Jesus was calling a prayer meeting in Laodicea! Maybe He is calling one in our church today. It was the only hope, lest judgment would come and they would be spued out of His mouth. Is not this our only hope?

Jesus walked to the closed door of the church of Laodicea and started knocking. With His voice lifted, He tried to get someone's attention. Read it in verse twenty of Revelation chapter three. This verse is normally used to give an invitation to the lost. That's good. But the message of Christ was to the CHURCH! It was, "He that hath an ear, let him hear what the Spirit saith unto the churches" (Revelation 3:22). He was calling to the members of the church to open the doors of their hearts. If some would do so, His promise was to partake in the spiritual feast with them which they so desperately needed. It was a promise of a heaven-sent revival!

Money can't bring spiritual revival, but a gathering of earnest hearts around the altar of prayer can. If we could just hear His voice and let Him in, we would experience that move of God that would save our churches from ruin!

We should thank God for His material blessings. The answer is not found in discarding the padded pews. But it can be found in finding again that place of prayer.

May He help us to get our minds off the tehings that this lif affords! May we be led back to a place of consistent, fervent, intercessory prayer! And may the altars again be full. For it is at the altar where one is made truly rich!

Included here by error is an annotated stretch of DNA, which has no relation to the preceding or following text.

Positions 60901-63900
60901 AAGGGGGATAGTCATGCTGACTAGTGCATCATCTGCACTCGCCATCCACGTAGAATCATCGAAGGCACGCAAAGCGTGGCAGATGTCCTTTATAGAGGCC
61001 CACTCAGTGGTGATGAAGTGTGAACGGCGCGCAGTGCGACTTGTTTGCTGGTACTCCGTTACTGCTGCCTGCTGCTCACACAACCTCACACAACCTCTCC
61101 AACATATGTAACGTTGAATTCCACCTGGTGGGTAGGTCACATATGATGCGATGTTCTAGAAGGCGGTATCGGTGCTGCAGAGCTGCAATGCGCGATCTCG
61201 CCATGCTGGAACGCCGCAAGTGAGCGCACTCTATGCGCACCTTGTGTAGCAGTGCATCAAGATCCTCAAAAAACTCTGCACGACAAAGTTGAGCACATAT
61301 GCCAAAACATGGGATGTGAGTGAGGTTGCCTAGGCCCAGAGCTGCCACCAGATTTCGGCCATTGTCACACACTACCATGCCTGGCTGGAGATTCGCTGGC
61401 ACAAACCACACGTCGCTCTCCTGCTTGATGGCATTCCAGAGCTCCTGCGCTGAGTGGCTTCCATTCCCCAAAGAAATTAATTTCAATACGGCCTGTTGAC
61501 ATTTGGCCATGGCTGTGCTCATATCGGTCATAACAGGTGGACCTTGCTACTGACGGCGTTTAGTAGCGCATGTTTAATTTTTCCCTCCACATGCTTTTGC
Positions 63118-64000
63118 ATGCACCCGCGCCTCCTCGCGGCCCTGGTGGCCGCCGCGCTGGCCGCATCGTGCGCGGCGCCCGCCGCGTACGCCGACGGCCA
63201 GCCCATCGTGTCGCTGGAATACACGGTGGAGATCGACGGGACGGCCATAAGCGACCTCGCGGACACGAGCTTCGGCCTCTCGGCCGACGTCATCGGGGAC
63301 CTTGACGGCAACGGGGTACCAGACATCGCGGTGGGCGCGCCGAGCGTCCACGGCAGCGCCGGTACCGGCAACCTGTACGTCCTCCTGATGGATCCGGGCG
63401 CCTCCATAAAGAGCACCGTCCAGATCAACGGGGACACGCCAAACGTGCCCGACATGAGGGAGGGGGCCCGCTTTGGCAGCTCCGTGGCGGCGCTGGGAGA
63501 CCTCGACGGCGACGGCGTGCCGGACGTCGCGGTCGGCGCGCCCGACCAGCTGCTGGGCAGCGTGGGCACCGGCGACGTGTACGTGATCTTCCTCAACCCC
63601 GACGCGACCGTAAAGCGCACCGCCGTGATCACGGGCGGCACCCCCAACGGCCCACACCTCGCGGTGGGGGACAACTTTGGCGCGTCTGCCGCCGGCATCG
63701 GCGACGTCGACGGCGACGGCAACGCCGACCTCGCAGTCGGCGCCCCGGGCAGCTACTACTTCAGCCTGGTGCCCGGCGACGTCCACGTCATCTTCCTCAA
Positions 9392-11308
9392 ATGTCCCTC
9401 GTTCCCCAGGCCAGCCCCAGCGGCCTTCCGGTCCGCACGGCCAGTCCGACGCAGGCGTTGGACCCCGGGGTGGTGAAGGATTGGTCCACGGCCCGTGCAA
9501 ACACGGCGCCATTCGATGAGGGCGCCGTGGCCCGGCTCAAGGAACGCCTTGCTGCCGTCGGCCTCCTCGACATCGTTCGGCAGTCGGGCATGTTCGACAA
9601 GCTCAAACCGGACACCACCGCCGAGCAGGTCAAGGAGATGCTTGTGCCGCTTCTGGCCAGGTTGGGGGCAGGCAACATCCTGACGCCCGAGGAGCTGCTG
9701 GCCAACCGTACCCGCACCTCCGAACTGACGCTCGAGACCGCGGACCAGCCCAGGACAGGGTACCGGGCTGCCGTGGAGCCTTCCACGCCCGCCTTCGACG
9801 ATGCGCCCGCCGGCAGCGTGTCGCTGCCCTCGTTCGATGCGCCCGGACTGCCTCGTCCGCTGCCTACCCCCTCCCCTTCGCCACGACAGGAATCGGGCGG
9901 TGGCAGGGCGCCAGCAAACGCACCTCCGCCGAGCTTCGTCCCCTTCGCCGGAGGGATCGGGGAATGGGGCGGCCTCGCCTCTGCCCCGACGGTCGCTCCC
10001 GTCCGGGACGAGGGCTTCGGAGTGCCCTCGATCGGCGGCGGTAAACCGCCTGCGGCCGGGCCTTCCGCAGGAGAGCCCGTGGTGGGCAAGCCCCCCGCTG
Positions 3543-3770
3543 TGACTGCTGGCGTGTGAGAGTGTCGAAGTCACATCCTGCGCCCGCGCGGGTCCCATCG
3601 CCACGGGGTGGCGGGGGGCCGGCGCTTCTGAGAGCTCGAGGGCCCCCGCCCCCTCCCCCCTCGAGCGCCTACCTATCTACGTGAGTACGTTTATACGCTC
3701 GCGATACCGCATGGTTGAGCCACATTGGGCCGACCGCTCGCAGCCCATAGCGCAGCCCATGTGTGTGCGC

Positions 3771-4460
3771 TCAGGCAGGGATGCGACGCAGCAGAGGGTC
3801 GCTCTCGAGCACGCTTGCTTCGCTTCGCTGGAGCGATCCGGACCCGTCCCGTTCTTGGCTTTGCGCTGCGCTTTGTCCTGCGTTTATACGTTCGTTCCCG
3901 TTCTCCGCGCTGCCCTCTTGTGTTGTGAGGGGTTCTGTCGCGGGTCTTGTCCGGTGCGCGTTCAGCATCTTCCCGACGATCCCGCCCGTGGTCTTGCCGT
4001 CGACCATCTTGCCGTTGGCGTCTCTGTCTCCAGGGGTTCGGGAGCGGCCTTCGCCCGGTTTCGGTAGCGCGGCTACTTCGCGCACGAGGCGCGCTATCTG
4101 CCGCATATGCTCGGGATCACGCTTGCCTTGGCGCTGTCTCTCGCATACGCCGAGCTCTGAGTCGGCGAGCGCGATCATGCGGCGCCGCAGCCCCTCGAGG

COPYRIGHT REPRODUCTION LIMITATIONS: This data file is the sole property of Gene Easley. It may not be altered or edited in any way. It may be reproduced only in its entirety for circulation as "freeware," without charge. All reproductions of this data file must contain the copyright notice (i.e., "Copyright (C) 2012 by Gene Easley"). This data file may not be used without the permission of Gene Easley for resale or the enhancement of any other product sold. This includes all of its content with the exception of a few brief quotations. Please give the following source credit: Copyright (C) 2012 by Gene Easley, Alamo, Texas.


Featured Article •

A New Beginning
by Gene Easley

Joshua 3:4 says, “Ye have not passed this way heretofore.”  The children of Israel were to pass for the first time across the River Jordan into Canaan’s land.  It always feels good to get out of the rut and go somewhere you haven’t been before.  It is a relief when we are not going in circles any more but are moving forward in God to a new experience. 

Many churches and individual Christians have spent years in a rut.  They need someone to lead them to a new experience in God with a new vision and a new burden.  We know we are headed to an eternal promised land.  But there are also promises here of victory and blessing for this present time into which many may never go.